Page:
One item you really cannot test for is brake fluid grit or dirt contamination. This caliper piston has wear marks on it where it contacted the square cut caliper body seal.
If you put your finger into the fluid in this caliper body and rubbed it against your thumb, you would feel grit. The problem was that when a new caliper was installed the old fluid which was contaminated with grit was not serviced or flushed. The old fluid was then forced into a new clean caliper causing this abrasive wear.
Another item to always be aware of is petroleum contamination. Whenever you remove a master cylinder cover of the style shown look at it for any rubber gasket distortion.
If the rubber gasket is “puckered” as shown in the two examples shown it indicates petroleum contamination of some type. It could be power steering fluid, transmission fluid or a myriad of other fluids.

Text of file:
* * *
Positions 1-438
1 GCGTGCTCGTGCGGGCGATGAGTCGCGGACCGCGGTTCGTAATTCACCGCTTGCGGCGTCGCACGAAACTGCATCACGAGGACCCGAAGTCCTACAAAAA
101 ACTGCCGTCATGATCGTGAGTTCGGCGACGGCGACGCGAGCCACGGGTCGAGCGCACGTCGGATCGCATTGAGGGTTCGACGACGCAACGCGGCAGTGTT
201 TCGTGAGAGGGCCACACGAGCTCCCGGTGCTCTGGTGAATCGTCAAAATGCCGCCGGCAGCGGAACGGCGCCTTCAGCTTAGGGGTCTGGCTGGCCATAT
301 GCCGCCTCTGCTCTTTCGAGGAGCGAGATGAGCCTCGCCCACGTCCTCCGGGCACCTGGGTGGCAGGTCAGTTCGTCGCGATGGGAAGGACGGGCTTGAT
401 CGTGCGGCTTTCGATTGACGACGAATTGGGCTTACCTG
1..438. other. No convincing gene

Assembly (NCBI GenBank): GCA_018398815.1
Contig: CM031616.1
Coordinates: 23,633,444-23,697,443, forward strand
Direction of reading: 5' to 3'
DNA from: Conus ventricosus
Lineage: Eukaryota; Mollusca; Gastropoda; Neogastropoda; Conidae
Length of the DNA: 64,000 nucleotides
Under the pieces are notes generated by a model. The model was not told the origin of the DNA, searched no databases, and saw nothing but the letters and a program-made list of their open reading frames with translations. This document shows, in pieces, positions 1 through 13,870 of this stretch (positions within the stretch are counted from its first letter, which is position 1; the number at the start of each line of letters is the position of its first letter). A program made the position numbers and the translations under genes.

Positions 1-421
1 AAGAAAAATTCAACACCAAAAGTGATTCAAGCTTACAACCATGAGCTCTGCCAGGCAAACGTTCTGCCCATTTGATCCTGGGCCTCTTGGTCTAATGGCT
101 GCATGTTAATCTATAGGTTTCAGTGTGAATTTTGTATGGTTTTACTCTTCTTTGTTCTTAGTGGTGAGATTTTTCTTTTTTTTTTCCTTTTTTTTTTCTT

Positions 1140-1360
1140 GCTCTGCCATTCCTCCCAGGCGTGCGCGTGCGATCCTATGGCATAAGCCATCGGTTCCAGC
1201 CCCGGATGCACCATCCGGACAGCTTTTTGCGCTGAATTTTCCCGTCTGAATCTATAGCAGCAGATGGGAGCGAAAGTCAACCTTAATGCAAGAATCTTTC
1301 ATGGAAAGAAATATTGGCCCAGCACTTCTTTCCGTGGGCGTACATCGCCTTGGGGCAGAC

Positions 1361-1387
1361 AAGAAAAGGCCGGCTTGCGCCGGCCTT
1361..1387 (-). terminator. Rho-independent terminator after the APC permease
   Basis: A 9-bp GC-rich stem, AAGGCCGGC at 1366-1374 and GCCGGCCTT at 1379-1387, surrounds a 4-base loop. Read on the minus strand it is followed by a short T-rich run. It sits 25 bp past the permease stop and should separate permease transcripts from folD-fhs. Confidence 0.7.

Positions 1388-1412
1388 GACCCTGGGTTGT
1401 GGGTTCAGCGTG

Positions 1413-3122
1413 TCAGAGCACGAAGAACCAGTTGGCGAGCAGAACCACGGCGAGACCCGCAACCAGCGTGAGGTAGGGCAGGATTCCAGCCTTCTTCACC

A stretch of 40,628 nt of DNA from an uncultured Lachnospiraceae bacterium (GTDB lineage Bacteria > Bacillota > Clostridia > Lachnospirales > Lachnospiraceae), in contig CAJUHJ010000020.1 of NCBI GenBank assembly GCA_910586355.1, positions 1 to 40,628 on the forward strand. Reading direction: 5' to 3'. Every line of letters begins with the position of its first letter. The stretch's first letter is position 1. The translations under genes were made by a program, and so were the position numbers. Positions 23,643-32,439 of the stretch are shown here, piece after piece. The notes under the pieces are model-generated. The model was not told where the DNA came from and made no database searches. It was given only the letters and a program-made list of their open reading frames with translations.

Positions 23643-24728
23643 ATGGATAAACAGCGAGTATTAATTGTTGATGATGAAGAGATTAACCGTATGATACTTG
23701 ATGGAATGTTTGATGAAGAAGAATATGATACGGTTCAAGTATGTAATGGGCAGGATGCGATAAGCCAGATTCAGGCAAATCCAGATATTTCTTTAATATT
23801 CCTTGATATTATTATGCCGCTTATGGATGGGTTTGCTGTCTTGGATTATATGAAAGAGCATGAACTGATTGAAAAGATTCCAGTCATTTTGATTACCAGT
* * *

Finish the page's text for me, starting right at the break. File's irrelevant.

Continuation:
If you find such a condition suck out the fluid in the master cylinder and place it in a clear jar or empty water bottle. Let it sit and the petroleum contamination will separate from the remaining brake fluid. This is not the only test for petroleum but it is a quick and easy initial test.
Another simple test for petroleum contaminated fluid is to put it in a Styrofoam cup.
Petroleum contaminated fluid will generally eat through the Styrofoam cup at the fluid level line. This test will not work on cups with any degree of plastic mixed into their makeup.
Remember the most important thing to do is to test brake fluid on a regular basis and test more often when the copper content reading is 100-200. Failure to service brake fluid when required can lead to serious and expensive brake problems.
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